The Tory was the earliest of the recorded vessels to come to grief at the entrance to the Kaipara Harbour. (She was not the first European vessel to enter the the Kaipara Harbour). She ran aground on the morning 19th of December after setting anchor in 10 fathoms of water the night before in the Harbour entrance. It was fortunate Captain Chaffers had chosen to sail in summer. Winter time on the Kaipara Harbour was a dangerous time for sailing vessels. Storms from the Tasman would blow up without warning the fierce westerly gales dashing many an unfortunate ship upon the western shores. Her reasons though for entering the Kaipara were in themselves fascinating.
Colonel Wakefield had received instructions from the New Zealand Company to proceed to the Kaipara as follows (NZ Spectator 6th September 1839)
Extract from the Instructions given to Colonel Wakefield, the Company's Principal Agent in command of the Preliminary Expedition: -
Considering the excellent sailing qualities of the Tory, and that you are amply supplied with provisions and water, we trust that you may reach Cook's Strait, without touching anywhere, by the end of August. As soon as you have completed your business there, which we are in hopes may not occupy you more than two months, you will proceed to Kaipara, and thoroughly inspect that harbour and district. You will also take the best means in your power of ascertaining whether there is; to the southward of Kaipara a spot more suitable than that port to become the seat of the commercial capital of the North Island; and if you should discover such a spot, you will endeavour to make an extensive purchase there.
At Kaipara you will exhibit to the natives the original contracts of Lieutenant McDonnell, and will claim, on behalf of the Company, the lands therein named. You will also inform the natives, that Lieutenant McDonnell intends to proceed to New Zealand ere long; you will deliver to the chiefs the letter, whereby he informs them of his having transferred his lands there to the Company; and you will take whatever steps you may think most expedient, to obtain possession of this tract in the name of the Company.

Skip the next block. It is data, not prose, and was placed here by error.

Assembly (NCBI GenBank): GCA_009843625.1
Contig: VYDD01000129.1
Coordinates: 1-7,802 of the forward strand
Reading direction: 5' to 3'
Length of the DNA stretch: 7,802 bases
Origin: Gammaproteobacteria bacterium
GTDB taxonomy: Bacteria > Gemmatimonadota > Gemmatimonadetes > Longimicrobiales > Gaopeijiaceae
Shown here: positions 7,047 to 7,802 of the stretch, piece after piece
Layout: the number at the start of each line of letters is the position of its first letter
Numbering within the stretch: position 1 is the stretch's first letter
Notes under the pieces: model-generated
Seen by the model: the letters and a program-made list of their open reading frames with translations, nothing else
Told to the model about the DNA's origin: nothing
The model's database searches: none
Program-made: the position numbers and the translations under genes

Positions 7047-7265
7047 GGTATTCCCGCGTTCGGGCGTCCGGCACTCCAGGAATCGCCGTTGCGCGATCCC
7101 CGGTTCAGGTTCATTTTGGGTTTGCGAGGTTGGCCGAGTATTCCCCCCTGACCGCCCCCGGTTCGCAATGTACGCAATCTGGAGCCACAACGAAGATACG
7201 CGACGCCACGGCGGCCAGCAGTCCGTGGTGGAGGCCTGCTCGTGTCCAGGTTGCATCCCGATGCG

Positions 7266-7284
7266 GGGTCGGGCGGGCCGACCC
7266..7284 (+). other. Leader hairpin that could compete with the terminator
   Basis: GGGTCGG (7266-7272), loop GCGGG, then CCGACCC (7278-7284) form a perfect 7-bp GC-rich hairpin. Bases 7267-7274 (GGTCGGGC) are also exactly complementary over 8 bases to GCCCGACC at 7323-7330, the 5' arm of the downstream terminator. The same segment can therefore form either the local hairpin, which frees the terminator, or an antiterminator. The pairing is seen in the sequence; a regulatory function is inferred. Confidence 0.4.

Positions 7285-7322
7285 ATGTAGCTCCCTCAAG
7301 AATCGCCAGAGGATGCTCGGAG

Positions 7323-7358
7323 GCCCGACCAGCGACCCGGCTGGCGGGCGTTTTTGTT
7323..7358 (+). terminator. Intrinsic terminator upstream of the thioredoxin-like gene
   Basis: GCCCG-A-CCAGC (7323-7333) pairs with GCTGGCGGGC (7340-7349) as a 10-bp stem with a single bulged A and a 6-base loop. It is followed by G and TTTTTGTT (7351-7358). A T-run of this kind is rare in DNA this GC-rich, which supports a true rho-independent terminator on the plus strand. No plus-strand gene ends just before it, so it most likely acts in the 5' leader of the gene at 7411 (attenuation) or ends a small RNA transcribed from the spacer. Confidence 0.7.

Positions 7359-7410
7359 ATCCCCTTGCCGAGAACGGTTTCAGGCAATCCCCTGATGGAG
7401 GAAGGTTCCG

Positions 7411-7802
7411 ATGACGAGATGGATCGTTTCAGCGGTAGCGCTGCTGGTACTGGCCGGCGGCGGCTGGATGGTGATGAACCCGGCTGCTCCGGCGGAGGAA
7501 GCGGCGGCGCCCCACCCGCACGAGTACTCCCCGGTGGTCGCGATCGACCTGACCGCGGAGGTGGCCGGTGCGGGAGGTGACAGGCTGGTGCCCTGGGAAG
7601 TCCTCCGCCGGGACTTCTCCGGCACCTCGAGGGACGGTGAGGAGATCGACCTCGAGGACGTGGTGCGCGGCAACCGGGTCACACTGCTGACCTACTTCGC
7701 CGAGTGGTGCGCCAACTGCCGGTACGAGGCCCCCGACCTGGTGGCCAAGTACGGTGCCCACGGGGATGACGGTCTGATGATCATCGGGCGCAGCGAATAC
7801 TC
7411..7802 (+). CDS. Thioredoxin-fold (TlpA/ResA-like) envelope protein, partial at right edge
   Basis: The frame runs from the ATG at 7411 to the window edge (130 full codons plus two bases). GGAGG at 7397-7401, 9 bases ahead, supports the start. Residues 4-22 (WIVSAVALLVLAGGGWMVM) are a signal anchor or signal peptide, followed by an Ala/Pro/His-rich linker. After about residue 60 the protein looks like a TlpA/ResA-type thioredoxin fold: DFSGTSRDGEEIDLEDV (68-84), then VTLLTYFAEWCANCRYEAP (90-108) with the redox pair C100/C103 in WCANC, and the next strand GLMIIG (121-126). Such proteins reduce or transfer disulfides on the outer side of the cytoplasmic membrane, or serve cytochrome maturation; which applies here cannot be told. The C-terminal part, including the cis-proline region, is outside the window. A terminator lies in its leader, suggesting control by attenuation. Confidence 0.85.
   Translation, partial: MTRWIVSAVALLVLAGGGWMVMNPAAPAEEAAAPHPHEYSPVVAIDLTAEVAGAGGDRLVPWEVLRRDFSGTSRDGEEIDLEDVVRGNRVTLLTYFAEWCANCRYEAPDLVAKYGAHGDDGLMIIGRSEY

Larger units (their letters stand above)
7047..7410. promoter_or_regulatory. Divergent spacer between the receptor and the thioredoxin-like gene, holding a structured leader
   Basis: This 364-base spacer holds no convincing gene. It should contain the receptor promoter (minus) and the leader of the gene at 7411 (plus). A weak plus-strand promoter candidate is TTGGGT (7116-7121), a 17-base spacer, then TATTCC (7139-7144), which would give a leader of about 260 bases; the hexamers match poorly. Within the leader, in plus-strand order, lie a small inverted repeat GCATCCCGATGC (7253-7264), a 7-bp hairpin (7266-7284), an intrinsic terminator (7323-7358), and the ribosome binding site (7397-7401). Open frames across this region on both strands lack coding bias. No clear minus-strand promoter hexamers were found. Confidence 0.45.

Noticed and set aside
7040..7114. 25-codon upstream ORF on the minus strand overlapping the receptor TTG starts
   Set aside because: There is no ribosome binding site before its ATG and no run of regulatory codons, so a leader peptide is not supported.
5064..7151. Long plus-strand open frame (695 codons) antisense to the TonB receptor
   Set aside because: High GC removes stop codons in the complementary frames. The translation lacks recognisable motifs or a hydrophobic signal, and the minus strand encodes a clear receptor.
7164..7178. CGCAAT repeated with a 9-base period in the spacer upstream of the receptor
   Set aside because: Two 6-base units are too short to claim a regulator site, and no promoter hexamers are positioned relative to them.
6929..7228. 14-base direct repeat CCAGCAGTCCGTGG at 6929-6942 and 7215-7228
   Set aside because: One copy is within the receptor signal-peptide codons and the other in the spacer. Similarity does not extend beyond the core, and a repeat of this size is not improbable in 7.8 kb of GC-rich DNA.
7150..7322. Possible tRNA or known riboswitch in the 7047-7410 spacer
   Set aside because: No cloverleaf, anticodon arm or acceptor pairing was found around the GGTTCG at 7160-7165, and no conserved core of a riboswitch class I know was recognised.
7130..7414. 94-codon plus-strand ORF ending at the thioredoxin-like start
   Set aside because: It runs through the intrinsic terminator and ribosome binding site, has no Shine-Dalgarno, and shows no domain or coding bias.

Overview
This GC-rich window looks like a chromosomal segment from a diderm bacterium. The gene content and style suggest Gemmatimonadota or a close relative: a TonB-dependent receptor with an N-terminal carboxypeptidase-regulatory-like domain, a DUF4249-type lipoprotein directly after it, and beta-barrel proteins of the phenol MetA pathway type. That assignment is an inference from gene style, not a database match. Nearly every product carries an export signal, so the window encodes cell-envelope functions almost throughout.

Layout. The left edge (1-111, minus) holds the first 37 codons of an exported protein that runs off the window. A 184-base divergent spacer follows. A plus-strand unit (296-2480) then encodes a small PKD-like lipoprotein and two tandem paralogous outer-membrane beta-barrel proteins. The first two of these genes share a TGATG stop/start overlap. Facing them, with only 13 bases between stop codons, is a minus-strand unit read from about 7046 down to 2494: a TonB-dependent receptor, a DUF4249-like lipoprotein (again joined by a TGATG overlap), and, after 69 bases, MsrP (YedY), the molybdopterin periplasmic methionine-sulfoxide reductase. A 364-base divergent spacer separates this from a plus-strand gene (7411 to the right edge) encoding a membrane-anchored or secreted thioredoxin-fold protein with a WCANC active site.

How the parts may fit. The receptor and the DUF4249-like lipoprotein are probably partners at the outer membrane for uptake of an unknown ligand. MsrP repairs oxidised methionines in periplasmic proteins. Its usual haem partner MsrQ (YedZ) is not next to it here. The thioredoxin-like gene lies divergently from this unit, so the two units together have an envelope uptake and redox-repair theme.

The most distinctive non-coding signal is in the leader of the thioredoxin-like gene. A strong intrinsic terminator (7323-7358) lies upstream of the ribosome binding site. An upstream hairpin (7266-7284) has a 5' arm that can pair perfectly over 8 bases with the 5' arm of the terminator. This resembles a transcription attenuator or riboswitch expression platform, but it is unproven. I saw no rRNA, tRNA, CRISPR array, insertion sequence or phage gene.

Supposing you to have selected from any purchases that you may make in Cook's Strait, or in the neighbourhood of Kaipara, or in the district of the Company's lands at Kaipara that spot which you shall deem the fittest for a first settlement, - that spot which shall present the most satisfactory combination of facility of access, security for shipping, fertile soil, water-communisation with districts abounding in flax and timber, and falls of water for the purposes of mills, - and where the native inhabitants shall evince the greatest desire to receive English settlers, and appear most anxious to obtain employment for wages; there you will make all such preparations for the arrival of a body of settlers, as the means at your disposal will allow. Amongst these it occurs to us that the natives should be employed at liberal wages, in felling the best kinds of timber, taking the logs to the place which you may have marked out for the site of a town, and so in collecting and preparing flax and spars as a return freight for vessels which may convey settlers to the place. You should also make the native thoroughly aware of the nature and extend of the intended settlement, so that they may not be surprised at the subsequent arrival of a number of large ships. At this spot, when you quit it, you will of course, leave such persons as you may be able to spare, and shall be willing to remain, for the purpose of assuring the natives of your return, and of pursuing the labours of preparation.
After calling at several places the “Tory” set sail for Kaipara on the 16th December, 1839, and anchored in ten fathoms outside the entrance of that harbour on the 18th. The following morning Dr. Dorset, who was left in charge of affairs during the Colonel's absence up north, announced that the ship was aground, so the usual methods to get her off were taken, but in vain. Captain Chaffers and his crew exerted themselves unceasingly; five guns, three or four anchors and cables, a deck load of spare spars and several other heavy articles were cast over; some heavy mill stones and paving flags were hoisted from the hold and rolled overboard. One of them was carelessly sent through the best whale-boat, which lay at the gangway.
She was hove down on a sandbank at the first spring tide, and the necessary repairs proceeded with. Colonel Wakefield then proceeded overland to the Bay of Islands in order to charter a small vessel to take him to Port Hardy, to meet the first fleets of Emigrant ships.
- from Early Wellington P22 Author Louis E. Ward
- Post update 18th March 09 The personal account as written by Colonel Wakefield to a Sydney Newspaper
- Lt Thomas James McDonnell had sailed into the Kaipara Harbour in 1835/36 in the schooner Tui and, announcing that he acted by authority, declared the harbour tapu and claimed extensive timber rights. In fact McDonnell only had a claim to his land at Horeke and nothing else. The New Zealand Company would later find out their so-called land purchases were in fact completely invalid. The Company in their journal from 1842 would later declare McDonnell as being a 'crimper' a comparison to the press gangers of the early sailing days. McDonnell was also known by many of the early settlers who had had dealings with this colourful Irishman as "McDiddle" a story I'll be doing a little later on once my research has been completed.
Read a full account of the Tory's voyage to New Zealand here
More on the Tory here